Abstract: Baggage inspection using X-ray screening is a priority task that reduces the risk of crime and terrorist attacks. Manual detection of threat items is tedious because very few bags actually contain threat items and the process requires a high degree of concentration. An automated solution would be a welcome development in this field. We propose a methodology for automatic detection of threat objects using single X-ray images. Our approach is an adaptation of a methodology originally created for recognizing objects in photographs based on implicit shape models. Our detection method uses a visual vocabulary and an occurrence structure generated from a training dataset that contains representative X-ray images of the threat object to be detected. Our method can be applied to single views of grayscale X-ray images obtained using a single energy acquisition system. We tested the effectiveness of our method for the detection of three different threat objects: 1) razor blades; 2) shuriken (ninja stars); and 3) handguns. The testing dataset for each threat object consisted of 200 X-ray images of bags. The true positive and false positive rates (TPR and FPR) are: (0.99 and 0.02) for razor blades, (0.97 and 0.06) for shuriken, and (0.89 and 0.18) for handguns. If other representative training datasets were utilized, we believe that our methodology could aid in the detection of other kinds of threat objects.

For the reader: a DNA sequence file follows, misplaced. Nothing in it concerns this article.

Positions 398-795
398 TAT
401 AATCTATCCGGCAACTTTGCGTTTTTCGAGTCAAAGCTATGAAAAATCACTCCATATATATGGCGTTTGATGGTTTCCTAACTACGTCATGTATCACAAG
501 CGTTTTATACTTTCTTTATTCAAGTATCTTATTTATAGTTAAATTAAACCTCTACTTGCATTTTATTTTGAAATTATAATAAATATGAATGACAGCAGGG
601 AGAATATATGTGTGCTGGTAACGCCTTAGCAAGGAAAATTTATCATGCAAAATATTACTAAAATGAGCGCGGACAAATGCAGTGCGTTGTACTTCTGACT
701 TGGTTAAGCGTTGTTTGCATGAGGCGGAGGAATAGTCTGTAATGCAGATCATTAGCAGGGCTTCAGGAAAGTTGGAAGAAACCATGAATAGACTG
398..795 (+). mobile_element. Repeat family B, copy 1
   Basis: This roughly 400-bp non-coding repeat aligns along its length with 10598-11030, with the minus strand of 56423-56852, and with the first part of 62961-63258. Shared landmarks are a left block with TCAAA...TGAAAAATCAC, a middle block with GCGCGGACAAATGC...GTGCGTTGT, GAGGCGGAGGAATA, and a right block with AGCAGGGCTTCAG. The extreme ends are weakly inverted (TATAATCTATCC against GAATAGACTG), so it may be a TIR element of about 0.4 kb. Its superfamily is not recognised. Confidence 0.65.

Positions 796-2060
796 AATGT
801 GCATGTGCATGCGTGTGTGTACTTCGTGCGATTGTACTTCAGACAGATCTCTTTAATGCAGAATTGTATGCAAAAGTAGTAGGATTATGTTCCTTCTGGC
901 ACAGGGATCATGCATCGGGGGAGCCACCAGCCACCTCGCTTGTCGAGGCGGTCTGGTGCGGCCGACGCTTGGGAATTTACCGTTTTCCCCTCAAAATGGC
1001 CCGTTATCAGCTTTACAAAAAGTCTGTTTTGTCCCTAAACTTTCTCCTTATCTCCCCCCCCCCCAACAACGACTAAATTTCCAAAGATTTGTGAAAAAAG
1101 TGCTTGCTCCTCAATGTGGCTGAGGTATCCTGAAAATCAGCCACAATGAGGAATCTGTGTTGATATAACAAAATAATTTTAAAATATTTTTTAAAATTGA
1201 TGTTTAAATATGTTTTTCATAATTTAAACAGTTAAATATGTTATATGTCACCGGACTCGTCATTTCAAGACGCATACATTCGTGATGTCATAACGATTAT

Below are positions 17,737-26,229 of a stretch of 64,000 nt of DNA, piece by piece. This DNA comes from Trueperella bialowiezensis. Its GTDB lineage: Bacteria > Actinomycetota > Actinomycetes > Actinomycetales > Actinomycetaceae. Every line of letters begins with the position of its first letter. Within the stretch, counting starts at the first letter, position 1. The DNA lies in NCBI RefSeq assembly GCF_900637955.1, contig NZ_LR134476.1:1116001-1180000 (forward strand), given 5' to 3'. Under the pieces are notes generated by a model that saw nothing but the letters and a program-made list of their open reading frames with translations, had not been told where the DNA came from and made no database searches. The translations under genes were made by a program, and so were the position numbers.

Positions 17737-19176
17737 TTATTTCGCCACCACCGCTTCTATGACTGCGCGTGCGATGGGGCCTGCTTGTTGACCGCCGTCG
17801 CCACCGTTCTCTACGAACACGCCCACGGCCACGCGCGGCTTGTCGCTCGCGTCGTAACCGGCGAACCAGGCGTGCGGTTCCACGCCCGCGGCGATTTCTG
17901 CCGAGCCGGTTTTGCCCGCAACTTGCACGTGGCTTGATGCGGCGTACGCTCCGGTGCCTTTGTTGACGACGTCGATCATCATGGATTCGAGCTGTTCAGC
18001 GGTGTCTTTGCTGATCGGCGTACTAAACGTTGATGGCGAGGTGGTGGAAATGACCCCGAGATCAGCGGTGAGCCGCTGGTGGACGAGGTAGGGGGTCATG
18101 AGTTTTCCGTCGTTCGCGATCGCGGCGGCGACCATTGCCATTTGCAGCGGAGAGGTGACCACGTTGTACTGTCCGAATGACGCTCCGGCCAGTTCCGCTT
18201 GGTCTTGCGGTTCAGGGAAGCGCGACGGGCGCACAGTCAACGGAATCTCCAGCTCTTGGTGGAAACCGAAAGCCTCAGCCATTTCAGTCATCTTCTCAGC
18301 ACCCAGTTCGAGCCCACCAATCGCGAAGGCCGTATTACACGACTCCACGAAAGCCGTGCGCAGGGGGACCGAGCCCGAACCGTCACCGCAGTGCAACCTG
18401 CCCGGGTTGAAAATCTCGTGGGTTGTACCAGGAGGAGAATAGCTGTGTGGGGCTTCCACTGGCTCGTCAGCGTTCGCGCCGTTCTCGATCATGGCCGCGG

Geometric Model
Journal Of Nondestructive Evaluation

Publisher: Springer

Authors:
D. Mery, V. Riffo, U. Zscherpel, G. Mondragón, I. Lillo, I. Zuccar, H. Lobel, and M. Carrasco